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completed it was not long before the plant was up and

running and immediately achieved its designed maxi-

mum throughput of 250 tonnes per hour. In fact, it

would reach peaks of 270 tonnes if utilising virgin ma-

terial rather than recycling the 10 mm and 6 mm through

a vertical shaft impact crusher for increased sand yield.

A substantial boost in productivity was not the only

benefit sought by Smiths during the design process.

Extra flexibility in producing aggregates to particular

specifications, especially sand, was also required as was

a greater consistency in operation and energy

efficiency.

All these aims have been met by CDE who used their

experience and knowledge to bring together the most

suitable elements available to achieve these important

goals.

The inclusion of the VSI working alongside a

Hydrocyclone unit to produce two grades of sand which

may or may not be recombined after separation, de-

pending upon market demand. This was not possible

with the old plant and adds another option for customers

looking for more refined grades of material.

Energy savings are gained by the use of CDE’s pat-

ented design of screen boxes. These were developed by

the company after they had examined the causes of

failure of such major components and come to the con-

clusion that there were better ways of constructing them

to provide a higher degree of reliability.

The use of bolts in construction rather than welding,

cast cross members and a tri-wall design has eliminated

many of the weak points and allowed for a 30% saving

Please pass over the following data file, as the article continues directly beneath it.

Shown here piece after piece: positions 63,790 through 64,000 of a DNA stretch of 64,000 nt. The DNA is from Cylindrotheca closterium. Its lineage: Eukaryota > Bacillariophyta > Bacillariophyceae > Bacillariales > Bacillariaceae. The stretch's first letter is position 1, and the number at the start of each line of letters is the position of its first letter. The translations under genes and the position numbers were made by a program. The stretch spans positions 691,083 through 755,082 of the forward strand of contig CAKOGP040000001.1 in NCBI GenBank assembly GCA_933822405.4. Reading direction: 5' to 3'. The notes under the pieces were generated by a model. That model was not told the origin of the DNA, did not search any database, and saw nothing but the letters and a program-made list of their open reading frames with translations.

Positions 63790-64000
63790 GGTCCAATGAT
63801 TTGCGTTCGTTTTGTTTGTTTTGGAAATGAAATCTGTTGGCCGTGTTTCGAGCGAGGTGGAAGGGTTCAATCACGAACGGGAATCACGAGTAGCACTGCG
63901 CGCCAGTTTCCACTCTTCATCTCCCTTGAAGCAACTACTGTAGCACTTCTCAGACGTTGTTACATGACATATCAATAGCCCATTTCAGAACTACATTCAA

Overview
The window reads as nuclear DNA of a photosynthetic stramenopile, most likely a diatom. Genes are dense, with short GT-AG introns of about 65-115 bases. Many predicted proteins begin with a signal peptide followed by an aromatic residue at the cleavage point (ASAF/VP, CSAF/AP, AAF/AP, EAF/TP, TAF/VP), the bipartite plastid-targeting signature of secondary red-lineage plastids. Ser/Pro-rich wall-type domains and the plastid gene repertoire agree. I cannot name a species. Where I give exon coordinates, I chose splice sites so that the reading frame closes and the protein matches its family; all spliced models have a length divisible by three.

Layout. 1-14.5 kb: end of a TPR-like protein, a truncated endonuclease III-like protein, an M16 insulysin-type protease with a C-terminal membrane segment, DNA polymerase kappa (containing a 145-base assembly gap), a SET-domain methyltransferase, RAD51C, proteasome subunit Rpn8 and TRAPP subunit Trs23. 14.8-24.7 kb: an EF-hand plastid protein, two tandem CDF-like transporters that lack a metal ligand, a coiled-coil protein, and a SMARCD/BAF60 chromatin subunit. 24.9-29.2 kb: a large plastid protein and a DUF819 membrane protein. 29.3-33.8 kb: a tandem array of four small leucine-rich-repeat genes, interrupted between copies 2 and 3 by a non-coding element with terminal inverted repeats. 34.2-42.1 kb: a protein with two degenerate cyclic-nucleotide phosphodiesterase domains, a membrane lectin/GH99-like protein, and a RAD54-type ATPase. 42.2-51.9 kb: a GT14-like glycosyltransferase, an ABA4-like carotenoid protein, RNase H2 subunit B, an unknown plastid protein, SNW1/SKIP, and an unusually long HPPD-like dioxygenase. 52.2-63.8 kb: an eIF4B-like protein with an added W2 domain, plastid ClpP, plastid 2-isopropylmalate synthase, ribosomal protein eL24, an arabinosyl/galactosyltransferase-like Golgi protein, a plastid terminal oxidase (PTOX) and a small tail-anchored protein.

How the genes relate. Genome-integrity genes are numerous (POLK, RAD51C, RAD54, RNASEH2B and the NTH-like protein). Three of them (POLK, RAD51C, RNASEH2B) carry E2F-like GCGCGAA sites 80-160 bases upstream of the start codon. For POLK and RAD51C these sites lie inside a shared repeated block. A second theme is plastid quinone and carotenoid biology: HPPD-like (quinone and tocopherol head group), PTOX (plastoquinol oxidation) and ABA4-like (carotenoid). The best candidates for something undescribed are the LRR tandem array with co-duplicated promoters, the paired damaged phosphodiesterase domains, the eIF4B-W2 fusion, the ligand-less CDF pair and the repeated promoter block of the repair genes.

in weight which in turn translates to a 30% saving in

energy required to vibrate it.

In addition to the lighter box the use of Rosta sus-

pension mounts ensures that less vibration is transmitted

to the structure which reduces stress upon the installa-

tion as a whole and keeps the kinetic energy of vibration

where it is intended, within the screens.

The virgin material extracted by Smiths is a reason-

ably consistent mixture of sand and larger aggregates

found in the alluvial deposits typical of the Thames

Valley.

Even though pre screening will extract the majority

of the sand from the mix a large capacity log washer is

still required to remove grains that may still adhere to

the shingle.

The AggMax 151R deals with this task and the sand

yielded joins that from the pre-screen section before

both streams enter the Hydracyclone unit.

The cleaned aggregate ejected from the log wash is

then free to be separated into three different grades or

diverted to the crusher as required.

Processed stone emerging from the crusher is reu-

nited with the main flow of gravel before it enters the

final screening box, thus avoiding the need for it to pass

once more through the log wash,

where it would cause additional wear

and interfere with the cleaning

action.

The log wash itself is fitted with

variable drive, so that it can be started

under load, eliminating the need for

it to be cleaned out each time it is

closed down. Starting and stopping

the plant is a fully automated sequen-

tial procedure and is controlled from

a cabin situated at the finished prod-

uct end of the line.

[cw]

Contractors World UK & Ireland Vol 6 No 1

25

Contractors World UK & Ireland